Songs in the key of life : the Musical habitus and young people's community music participation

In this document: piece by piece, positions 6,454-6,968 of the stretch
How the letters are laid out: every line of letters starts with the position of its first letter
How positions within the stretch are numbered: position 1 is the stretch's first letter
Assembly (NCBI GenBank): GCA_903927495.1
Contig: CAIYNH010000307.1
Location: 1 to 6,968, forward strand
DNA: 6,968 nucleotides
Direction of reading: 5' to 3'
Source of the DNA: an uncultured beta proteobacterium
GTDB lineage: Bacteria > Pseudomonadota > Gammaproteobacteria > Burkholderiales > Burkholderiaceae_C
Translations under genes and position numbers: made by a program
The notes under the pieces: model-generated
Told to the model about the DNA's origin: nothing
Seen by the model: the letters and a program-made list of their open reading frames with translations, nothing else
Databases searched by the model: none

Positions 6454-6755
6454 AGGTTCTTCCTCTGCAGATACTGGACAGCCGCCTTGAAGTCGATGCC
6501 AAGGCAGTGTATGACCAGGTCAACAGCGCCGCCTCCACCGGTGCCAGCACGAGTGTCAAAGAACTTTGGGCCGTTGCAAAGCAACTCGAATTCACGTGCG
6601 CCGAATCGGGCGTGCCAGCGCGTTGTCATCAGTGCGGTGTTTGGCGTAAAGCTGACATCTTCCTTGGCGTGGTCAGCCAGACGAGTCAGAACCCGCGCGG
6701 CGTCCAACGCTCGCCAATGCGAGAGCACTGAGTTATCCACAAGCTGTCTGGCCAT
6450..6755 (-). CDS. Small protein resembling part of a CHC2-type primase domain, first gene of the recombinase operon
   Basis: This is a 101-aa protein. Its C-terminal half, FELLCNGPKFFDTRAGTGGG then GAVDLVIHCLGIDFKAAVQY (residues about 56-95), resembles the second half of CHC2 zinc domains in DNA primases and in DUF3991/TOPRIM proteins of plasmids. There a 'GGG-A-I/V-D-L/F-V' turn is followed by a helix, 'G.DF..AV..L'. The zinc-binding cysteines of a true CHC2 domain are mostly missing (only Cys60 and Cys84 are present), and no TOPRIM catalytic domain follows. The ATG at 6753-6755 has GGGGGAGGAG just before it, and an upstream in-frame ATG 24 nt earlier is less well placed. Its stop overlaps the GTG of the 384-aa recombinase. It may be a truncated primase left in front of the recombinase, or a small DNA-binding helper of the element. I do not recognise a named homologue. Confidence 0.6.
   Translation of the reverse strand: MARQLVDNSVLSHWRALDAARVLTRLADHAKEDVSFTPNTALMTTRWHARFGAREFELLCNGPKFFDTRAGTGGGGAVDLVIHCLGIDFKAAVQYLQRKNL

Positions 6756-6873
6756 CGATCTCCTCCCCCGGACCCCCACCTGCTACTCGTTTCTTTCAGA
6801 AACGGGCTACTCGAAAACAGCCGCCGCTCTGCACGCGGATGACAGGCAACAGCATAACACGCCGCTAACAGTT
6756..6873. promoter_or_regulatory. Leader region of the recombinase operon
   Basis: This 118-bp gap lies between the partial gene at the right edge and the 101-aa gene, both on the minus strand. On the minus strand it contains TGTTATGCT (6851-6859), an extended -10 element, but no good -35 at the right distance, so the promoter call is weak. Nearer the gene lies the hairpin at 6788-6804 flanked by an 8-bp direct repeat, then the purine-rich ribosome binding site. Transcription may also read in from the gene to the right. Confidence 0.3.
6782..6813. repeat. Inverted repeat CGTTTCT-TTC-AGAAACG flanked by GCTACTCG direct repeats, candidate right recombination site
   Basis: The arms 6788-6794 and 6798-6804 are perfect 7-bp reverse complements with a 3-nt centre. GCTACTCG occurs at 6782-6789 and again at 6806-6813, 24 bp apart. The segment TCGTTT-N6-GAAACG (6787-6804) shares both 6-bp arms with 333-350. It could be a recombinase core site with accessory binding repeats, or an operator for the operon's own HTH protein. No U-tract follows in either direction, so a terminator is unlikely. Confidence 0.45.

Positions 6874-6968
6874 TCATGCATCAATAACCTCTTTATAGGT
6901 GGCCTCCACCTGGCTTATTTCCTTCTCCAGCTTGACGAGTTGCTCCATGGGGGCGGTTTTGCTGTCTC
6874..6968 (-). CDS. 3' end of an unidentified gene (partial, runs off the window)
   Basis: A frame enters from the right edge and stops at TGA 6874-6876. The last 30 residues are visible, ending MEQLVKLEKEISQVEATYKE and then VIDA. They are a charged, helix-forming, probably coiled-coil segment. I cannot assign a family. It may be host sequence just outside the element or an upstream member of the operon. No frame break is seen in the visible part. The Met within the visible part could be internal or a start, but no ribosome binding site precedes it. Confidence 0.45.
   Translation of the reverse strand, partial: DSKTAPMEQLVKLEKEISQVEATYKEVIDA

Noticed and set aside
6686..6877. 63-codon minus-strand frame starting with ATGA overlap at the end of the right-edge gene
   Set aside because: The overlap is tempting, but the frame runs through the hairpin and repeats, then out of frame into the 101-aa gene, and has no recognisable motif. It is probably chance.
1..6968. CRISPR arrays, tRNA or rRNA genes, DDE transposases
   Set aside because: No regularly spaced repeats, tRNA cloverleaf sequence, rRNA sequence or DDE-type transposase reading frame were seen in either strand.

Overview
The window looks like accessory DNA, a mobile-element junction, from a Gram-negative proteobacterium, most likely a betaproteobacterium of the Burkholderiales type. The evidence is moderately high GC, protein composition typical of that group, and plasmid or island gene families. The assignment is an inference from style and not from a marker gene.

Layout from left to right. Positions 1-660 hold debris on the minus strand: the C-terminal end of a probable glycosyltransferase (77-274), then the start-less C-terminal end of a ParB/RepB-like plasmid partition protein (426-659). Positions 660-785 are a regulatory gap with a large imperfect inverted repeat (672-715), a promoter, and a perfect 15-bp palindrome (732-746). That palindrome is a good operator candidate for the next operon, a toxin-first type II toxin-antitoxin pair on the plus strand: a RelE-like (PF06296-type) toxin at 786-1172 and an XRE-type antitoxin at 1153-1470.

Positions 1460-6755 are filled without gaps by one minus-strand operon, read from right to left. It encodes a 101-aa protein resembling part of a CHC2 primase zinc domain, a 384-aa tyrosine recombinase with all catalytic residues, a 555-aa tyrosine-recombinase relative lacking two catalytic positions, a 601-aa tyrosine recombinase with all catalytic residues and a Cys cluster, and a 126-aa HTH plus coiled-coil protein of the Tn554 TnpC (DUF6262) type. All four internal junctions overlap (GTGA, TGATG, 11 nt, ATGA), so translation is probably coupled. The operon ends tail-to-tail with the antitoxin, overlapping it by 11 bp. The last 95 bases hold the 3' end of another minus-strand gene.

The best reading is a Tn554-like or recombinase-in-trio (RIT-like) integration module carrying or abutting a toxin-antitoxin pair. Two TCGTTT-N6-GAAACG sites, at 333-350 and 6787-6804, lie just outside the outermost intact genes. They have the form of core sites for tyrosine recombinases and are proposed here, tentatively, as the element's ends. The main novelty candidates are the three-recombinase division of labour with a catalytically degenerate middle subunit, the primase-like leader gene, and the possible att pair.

Community arts initiatives have risen quickly up the agendas of policymakers and local authorities alike in recent years. In particular, low-cost and flexible community arts projects have increasingly been framed as an effective means of combating social exclusion and contributing to neighbourhood renewal. Yet at a time when the community arts movement is benefiting from unprecedented levels of funding and rhetorical backing, the need to resolve complex questions surrounding eYaluation, outcomes and conflicting agendas persists. Focussing upon the community music participation of 'young people living in areas of social and economic need who might otherwise lack opportunity' (Youth Music 2006), this thesis seeks to make a key contribution in the developing academic study of community arts activities. The study draws upon and adapts the work of Pierre Bourdieu in proposing a theory of musical habitus. This theory recognises the significantly socially structured and structuring elements of actors' habitus and the implications of their correspondingly varied valuations at the level of musical meaning. On the basis of an appreciation of actors' musical habitus, the degree to which specific forms of community music participation initially appeal to and sustain the interest of young people is portrayed as responding to patterns of a quasipredictable yet at the same time indeterminate nature. The theory of musical habitus seeks to be of heuristic value to those hoping to comprehend the outcomes of community music participation and respond to calls for the community arts to 'identify best practice [and] understand processes and the type of provision best suited to achieve particular outcomes' (Coalter 1991). The study was undertaken in collaboration with the Learning and Participation Department of The Sage Gateshead. Taking four cases studies, the methodological approach was participatory and ethnographic and the data collection methods employed included participant observation, informal group discussion and semistructured interviews.